“You prefer to bleed patients, look at piss, and believe in your stinking humors.  Blood, phlegm, and bile, that’s all that constitutes the human body in your eyes.  If only I got to take a medical exam at one of your universities,” (295).


The Hangman’s Daughter is as much about medicine and midwifery as it is about witchcraft – in fact in this novel, the two subjects go hand-in-hand.  One of the novels main characters, Simon Fronwieser is a University educated physician, but it is his private belief that what he has been taught is at best out of date and at worst barbaric.  Jakob Kuisl on the other hand is a natural healer using local plants and herbs to cure the townspeople of their ailments and to lessen Martha Stechlin’s pain as he is forced to torture her.  Kuisl is of the belief that he is a more qualified healer than any University educated physician.

Simon and Jakob bond over their love of healing and it might be argued that Jakob Kuisl is much more of a healer than an executioner – however, his violent background serves both men well while trying to find the real murderers.

In this novel Martha Stechlin is the epitome of a natural healer.  She is responsible for all the births that happen in the village and uses the town’s natural resources to keep her patients healthy, yet because of her gender and vast medicinal knowledge townsfolk are quick to label her a witch.  It is lucky for her that Jakob and Simon are two men who can both sympathize with her and save her.

Interested in 17th Century Medicine?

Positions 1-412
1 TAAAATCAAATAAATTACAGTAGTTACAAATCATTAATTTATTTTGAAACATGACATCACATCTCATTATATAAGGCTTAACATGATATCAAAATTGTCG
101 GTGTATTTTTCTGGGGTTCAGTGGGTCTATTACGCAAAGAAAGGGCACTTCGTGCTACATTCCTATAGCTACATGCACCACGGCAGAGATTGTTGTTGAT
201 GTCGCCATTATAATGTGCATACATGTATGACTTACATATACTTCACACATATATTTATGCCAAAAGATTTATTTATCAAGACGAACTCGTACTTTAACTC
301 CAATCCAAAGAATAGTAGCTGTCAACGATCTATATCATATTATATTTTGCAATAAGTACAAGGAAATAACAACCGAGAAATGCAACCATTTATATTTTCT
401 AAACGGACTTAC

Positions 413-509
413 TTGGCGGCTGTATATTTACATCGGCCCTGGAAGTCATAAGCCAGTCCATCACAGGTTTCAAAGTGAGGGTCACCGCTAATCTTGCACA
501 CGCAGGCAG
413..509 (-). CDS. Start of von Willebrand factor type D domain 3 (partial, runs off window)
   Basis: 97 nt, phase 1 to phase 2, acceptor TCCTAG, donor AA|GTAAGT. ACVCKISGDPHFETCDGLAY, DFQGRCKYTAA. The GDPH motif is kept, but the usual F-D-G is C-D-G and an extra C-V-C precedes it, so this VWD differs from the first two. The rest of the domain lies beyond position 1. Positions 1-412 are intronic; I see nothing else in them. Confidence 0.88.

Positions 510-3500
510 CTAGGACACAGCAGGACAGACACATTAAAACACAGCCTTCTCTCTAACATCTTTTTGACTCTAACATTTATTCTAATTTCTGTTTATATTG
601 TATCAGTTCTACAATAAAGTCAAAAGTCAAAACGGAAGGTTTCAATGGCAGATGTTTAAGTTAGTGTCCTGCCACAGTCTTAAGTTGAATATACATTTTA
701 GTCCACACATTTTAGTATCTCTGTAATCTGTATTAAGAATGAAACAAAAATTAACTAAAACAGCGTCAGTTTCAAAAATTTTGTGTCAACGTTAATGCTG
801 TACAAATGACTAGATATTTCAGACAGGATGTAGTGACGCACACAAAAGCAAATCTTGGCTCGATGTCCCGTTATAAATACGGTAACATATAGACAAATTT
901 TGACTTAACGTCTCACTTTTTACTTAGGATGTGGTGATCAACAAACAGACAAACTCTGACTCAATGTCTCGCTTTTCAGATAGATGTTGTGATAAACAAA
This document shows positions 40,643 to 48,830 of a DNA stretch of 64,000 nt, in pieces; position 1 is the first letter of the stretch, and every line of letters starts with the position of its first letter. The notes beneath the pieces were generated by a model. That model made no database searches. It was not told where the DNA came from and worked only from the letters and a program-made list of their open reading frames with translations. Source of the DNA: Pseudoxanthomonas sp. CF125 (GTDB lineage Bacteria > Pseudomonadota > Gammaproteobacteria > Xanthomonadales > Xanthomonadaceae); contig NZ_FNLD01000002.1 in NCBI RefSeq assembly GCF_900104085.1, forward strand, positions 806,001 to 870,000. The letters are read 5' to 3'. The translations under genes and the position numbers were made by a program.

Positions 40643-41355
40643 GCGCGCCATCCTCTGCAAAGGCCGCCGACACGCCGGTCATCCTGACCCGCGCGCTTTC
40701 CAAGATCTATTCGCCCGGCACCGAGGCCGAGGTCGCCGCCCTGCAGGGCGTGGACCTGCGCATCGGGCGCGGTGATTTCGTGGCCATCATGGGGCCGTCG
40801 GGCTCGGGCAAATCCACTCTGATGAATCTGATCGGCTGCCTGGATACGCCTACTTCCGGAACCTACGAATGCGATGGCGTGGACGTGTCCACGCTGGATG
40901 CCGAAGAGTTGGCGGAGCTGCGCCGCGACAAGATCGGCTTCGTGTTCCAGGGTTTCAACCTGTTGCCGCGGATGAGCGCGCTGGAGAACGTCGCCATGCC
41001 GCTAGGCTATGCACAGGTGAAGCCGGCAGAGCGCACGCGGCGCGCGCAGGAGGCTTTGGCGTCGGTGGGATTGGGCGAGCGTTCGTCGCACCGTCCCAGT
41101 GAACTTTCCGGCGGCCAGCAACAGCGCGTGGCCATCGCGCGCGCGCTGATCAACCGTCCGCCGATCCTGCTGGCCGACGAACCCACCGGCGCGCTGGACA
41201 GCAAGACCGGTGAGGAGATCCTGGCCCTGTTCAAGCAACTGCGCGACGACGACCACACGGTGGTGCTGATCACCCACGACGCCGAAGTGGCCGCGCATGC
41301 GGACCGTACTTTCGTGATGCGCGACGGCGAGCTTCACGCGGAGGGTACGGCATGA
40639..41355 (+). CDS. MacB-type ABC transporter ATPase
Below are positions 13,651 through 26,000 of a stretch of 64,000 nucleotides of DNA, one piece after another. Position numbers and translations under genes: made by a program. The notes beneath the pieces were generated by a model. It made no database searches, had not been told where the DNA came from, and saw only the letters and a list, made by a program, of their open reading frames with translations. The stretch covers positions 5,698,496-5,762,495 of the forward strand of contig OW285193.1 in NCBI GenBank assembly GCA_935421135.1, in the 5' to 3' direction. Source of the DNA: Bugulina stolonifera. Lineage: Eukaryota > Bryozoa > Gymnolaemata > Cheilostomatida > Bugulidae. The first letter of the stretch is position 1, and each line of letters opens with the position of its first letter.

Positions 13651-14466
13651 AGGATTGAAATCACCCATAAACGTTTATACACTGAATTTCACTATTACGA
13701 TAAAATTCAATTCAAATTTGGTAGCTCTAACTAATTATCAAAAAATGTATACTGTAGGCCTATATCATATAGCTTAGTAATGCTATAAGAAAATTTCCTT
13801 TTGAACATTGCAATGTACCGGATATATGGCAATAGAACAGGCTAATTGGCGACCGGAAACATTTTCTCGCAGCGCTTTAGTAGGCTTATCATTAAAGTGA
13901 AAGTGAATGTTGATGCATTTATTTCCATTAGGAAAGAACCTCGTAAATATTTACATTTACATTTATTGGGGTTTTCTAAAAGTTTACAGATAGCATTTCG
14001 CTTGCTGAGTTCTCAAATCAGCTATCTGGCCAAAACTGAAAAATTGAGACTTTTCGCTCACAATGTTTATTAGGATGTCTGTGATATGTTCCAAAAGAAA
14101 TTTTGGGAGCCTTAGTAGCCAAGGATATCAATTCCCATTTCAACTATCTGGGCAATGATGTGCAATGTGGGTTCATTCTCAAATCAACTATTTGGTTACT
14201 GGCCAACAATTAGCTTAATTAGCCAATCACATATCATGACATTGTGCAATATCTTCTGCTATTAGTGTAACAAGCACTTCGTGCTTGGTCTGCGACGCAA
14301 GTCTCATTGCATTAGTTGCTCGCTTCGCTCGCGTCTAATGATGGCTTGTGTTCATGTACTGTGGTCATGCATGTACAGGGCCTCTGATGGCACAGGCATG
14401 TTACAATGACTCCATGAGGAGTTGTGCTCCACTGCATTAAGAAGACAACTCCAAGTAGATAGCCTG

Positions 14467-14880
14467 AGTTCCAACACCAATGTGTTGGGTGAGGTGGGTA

17th and 18th Century Medicine.

Surgery: 16th and 17th Century AD.

Early Midwifery.

Some Books about Medicine & Midwifery

Heal thyself: Nicholas Culpeper and the seventeenth-century struggle to bring medicine to the people by Benjamin Woolley.  This non-fiction book details the story of Nicholas Culpeper who promoted herbal medicine and challenged traditional 17th century medical practitioners. Readers who enjoyed Simon Fronwieser’s character may enjoy this book.

The Pied Piper’s Poison by Christopher Wallace.  This work of historical fiction combines a four century account of European history and evil demons that roam the continent and spread violence. For readers who enjoyed the medicine, mystery, and history of The Hangman’s Daughterthis may be an enjoyable read.

A Midwife’s Tale: The Life of Martha Ballard, Based on Her Diary, 1785-1812 by Laurel Thatcher Ulrich.  This non-fiction book gives an historical account of what life was really like for a midwife.  Taken from the pages of Martha Ballard’s diary, the reader will begin to understand a midwife’s place in society, the complexity of sexual relationships in the 18th century, and the broad scope of a midwife’s medical knowledge.  Although this book is based on 18th rather than 17th century practices it was chosen for its first hand account of the practice.


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